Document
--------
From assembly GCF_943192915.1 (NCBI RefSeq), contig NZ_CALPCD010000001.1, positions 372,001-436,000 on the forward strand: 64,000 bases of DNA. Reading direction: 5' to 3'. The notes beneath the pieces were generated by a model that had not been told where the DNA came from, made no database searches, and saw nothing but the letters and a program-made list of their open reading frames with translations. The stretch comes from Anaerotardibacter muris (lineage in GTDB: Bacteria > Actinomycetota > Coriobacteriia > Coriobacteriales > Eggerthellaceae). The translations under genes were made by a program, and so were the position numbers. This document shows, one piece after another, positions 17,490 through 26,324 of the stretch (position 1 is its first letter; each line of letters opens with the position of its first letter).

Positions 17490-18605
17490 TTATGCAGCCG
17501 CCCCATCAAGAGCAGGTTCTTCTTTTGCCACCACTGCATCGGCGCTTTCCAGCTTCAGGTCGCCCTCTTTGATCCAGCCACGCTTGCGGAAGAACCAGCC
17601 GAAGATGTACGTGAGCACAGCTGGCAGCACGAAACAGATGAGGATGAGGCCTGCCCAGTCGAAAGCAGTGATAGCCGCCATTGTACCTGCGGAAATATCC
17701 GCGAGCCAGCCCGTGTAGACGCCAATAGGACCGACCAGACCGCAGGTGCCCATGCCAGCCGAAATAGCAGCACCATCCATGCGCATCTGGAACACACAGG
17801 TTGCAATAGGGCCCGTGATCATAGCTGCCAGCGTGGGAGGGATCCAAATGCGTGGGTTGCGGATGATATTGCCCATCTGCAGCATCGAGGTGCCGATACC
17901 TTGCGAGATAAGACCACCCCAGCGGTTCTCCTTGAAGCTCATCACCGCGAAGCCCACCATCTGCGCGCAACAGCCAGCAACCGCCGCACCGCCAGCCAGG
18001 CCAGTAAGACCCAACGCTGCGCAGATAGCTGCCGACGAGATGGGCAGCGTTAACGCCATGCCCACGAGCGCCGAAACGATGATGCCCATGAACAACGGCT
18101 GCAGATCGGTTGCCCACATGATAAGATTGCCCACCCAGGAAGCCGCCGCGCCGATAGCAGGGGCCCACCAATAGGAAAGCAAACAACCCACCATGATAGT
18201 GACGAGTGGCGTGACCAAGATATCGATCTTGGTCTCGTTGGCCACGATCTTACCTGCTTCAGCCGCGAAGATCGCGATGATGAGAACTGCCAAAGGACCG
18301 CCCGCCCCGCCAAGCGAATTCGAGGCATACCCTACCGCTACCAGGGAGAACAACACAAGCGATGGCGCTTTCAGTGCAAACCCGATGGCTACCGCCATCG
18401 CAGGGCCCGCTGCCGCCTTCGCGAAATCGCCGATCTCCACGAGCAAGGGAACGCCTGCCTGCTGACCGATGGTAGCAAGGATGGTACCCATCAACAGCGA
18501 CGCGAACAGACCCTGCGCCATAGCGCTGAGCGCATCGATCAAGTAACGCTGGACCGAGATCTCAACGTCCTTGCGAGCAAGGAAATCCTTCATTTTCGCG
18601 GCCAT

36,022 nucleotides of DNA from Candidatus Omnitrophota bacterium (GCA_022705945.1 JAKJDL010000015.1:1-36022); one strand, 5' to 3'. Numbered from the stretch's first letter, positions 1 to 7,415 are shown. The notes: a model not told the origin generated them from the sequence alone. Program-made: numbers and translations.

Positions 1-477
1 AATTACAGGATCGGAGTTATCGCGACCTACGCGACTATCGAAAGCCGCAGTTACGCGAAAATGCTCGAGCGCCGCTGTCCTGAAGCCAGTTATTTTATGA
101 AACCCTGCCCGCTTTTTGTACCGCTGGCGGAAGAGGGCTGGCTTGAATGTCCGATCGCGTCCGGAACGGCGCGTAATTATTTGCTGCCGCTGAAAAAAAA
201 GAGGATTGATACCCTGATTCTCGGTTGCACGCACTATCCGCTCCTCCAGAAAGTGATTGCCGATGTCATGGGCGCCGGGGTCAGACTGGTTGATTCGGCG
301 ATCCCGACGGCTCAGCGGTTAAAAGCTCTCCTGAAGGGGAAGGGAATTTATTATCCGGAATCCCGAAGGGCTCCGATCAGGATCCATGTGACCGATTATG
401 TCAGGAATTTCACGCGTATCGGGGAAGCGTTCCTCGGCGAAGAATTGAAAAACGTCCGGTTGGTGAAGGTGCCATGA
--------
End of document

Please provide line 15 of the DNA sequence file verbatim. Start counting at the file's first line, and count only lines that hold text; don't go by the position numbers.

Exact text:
18601 GCCAT